What should you cook from scratch at Christmas and what's it OK to buy? We have the answers
This is how to give Christmas the homemade touch – without running around like a headless turkey.
Turkey: make it
If you cook one thing this Christmas, make it the turkey. All eyes are going to be on the big bird and you’ll probably be eating it for weeks. Avoid turkey tears by checking it fits in the oven as soon as you get it (not on Christmas morning!) and buy a disposable foil tray – no-one’s got one that big.
Brussels sprouts: make it
Love em’ or hate ‘em, it’s just not Christmas without sprouts. Plus, buying a sprout tree is actually quite fun (they’re not around all the time, are they?). Don't bother with the crosses on the bottom – it’s an old wives' tale and makes them go soggy.
Carrots and parsnips: buy it
Splash out on miniature Chantenay carrots and baby parsnips. OK, they're slightly more expensive that normal sized veg, but it saves on all the chopping and they look dead fancy too.
Roast potatoes: make it
The taste of a golden, home-cooked roastie is something money can’t buy. But that doesn’t mean you can’t get ahead. Spuds actually like a spell in the freezer (it makes them extra crispy), so follow Kate Titford’s easy recipe and let the compliments roll in.
Cranberry sauce: buy it
It only takes 10 minutes but honestly, who’s got the headspace? Buy a jar of the red stuff, spoon into a bowl and add a few fresh cranberries to make it look homemade. Berrylicious.
Bread sauce: buy it
Bread soaked in milk? What’s that all about? Pick up a packet, add hot water and sprinkle with ground cloves. A pretty glass bowl helps, too.
Pigs in blankets: buy it
Unless you're stuffing your own sausages and smoking your own bacon, they're not really homemade anyway. And who wants to stand there wrapping all those sausages? Let someone else put the piggies to bed.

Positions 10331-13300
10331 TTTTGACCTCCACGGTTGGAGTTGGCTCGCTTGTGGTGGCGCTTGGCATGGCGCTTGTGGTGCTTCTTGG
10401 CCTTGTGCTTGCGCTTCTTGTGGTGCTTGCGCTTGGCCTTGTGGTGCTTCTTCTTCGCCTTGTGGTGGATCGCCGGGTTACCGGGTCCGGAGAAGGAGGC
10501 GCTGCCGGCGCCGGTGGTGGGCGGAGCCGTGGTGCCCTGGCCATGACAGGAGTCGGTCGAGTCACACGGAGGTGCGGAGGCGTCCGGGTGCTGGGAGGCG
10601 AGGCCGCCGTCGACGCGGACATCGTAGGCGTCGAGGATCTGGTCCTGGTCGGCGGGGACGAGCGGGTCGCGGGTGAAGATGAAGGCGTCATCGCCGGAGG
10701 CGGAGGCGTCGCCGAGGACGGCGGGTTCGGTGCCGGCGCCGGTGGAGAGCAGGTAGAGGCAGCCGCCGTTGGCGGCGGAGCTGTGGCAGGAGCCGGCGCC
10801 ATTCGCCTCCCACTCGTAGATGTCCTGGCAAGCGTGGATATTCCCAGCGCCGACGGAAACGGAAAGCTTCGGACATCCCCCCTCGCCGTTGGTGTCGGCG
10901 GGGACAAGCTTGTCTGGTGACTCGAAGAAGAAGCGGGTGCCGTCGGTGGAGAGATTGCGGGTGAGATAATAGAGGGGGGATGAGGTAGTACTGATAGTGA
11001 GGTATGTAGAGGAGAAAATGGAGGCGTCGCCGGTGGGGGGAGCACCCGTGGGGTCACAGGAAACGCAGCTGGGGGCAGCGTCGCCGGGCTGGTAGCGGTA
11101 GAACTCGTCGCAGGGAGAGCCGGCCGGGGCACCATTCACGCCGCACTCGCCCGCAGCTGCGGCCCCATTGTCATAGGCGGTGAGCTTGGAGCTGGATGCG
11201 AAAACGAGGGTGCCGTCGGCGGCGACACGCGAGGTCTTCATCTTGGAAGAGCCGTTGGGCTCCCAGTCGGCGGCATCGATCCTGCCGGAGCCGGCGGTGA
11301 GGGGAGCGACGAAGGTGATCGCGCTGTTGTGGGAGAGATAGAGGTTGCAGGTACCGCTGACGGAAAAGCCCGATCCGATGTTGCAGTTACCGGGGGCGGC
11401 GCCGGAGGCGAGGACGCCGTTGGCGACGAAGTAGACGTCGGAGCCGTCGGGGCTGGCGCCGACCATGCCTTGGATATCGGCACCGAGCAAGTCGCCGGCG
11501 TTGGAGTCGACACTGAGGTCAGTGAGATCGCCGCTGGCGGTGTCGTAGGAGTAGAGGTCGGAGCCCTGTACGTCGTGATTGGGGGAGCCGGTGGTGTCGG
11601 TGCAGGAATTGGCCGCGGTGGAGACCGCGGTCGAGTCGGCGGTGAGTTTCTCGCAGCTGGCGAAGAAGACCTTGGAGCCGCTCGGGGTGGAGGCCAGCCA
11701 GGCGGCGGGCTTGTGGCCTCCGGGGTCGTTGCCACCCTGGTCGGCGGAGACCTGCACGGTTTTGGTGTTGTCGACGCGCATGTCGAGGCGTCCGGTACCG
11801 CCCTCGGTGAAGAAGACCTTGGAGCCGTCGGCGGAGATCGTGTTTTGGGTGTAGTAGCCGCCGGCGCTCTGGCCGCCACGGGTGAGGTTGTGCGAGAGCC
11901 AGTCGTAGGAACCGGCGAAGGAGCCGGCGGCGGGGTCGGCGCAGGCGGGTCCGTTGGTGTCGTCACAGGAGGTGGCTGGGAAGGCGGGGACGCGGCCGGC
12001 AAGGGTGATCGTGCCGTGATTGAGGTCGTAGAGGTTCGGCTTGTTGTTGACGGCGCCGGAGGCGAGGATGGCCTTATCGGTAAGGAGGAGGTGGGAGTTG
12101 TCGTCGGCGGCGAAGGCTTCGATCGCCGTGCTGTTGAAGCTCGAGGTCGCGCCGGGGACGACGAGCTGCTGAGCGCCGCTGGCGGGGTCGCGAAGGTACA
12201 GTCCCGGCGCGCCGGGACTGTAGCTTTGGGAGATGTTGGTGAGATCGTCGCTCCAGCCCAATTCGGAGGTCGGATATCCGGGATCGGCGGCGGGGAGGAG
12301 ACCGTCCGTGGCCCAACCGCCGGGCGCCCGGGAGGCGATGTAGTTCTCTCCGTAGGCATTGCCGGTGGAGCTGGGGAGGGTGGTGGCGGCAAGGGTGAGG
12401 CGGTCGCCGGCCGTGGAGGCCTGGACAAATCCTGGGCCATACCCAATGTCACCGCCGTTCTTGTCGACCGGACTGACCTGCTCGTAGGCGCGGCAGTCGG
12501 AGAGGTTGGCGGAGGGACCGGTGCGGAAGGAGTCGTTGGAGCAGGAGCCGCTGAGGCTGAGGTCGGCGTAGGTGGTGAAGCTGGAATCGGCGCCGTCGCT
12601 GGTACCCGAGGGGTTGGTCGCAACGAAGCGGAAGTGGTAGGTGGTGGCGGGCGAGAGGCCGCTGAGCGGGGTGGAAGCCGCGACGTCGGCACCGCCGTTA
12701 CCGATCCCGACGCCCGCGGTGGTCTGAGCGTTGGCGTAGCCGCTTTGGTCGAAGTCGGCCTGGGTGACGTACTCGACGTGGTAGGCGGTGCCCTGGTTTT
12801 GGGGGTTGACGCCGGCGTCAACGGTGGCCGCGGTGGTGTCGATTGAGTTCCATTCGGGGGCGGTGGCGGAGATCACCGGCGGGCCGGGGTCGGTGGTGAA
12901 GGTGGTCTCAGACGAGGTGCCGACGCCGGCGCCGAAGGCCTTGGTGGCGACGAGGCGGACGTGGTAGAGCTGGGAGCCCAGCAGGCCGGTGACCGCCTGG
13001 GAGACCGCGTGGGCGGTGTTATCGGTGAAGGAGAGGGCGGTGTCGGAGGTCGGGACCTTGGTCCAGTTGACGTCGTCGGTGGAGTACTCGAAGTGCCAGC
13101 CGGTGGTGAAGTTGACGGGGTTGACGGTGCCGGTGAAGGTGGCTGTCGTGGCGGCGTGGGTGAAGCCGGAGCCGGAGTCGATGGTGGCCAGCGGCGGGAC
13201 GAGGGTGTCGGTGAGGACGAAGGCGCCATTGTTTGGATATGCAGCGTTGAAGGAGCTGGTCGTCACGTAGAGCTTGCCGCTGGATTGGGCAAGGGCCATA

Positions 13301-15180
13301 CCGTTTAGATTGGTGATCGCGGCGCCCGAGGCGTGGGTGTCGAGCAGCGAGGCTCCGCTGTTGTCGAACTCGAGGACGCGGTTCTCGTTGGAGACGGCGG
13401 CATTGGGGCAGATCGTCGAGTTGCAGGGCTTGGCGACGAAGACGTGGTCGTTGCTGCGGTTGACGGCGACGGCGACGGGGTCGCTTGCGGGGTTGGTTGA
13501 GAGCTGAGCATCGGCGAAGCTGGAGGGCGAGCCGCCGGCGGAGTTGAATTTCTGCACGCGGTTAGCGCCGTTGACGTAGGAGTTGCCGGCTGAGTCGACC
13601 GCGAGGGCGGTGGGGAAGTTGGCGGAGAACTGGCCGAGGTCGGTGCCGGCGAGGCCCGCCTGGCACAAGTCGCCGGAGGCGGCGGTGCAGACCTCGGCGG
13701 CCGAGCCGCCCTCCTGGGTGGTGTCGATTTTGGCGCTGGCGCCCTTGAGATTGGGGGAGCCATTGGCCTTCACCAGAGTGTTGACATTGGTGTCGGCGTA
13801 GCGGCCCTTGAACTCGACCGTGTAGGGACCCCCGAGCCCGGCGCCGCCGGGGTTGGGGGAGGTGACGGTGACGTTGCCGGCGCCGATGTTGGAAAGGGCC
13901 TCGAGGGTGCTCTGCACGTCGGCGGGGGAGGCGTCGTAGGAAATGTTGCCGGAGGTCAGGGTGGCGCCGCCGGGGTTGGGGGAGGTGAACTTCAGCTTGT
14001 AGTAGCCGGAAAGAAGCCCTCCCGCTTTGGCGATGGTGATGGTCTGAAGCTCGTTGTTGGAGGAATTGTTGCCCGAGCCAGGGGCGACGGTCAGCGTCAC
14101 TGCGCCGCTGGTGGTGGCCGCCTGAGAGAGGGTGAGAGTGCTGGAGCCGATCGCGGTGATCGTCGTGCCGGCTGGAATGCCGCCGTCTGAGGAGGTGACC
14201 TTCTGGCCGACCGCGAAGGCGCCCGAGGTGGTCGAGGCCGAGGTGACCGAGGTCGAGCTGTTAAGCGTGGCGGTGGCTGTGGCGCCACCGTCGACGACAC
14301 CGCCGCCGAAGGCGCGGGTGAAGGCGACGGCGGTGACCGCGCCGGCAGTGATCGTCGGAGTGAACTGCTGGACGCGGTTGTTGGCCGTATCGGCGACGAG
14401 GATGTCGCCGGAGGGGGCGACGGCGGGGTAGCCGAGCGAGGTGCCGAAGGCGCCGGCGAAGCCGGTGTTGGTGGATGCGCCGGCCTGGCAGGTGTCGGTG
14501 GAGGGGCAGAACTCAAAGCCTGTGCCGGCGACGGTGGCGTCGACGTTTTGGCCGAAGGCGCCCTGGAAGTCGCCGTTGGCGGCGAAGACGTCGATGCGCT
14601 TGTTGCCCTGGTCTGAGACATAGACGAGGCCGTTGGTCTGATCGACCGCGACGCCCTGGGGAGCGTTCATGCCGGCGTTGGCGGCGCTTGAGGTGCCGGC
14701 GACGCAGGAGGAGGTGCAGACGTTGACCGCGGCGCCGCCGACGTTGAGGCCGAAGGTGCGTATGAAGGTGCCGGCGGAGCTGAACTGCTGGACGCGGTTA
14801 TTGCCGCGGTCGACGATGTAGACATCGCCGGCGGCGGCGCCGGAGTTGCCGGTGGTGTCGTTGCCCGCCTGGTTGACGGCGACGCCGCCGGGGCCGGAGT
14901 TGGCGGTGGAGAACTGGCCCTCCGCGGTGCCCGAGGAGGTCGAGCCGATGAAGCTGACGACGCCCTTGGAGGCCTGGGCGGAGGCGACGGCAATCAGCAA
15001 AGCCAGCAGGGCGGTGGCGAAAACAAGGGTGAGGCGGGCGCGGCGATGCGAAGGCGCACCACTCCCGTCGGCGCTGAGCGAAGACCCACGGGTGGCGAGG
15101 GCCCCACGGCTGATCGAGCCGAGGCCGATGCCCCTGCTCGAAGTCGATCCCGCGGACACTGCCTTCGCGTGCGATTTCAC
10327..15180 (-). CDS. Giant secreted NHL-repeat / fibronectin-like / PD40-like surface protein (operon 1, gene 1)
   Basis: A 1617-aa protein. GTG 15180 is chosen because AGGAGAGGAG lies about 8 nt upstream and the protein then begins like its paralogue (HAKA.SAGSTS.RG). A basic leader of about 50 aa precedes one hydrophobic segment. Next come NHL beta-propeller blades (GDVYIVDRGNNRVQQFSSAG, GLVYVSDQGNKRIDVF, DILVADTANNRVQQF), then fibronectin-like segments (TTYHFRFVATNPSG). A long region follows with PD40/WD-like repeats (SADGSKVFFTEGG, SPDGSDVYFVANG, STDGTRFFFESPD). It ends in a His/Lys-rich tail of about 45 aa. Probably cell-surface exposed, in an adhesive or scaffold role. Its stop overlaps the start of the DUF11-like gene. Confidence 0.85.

Gravy: buy it
"It’s lumpy." "It’s too thin." "It’s really pale so I’ll just add some red wine. Oh god ... now it’s pink!". Spare yourself the pain – granules were invented for a reason. A pot of good-quality stock (rather than a cube) is all you need to inject some instant homemade flavour.
Christmas pud: buy it
Even if you did make a proper pud, let's face it – nobody likes it anyway. You've got to do the whole setting-it-on-fire-thing though, so buy a token pud and bung it in the microwave. A chocolate log? Now THAT'S something we want to make ...
Mince pies: fake it
OK, these are fun to make (especially with the kids) but with half the family descending on you for the day, it’s best to keep things simple. If you must make them, liven up shop-bought mincemeat with lemon zest, brandy or whisky and Medjool dates and just use ready-rolled pasty. Or, dust shop-bought ones with icing sugar and they’ll look homemade anyway.
Christmas cake: fake it
There's nothing wrong with making it a year in advance, following Grandma's recipe and feeding it like a pet. Equally, no one's going to mind if you just buy a plain one and decorate it yourself. If you can't bring yourself to cheat completely, this 5-ingredient Christmas cake is an absolute winner (and couldn't be easier to make).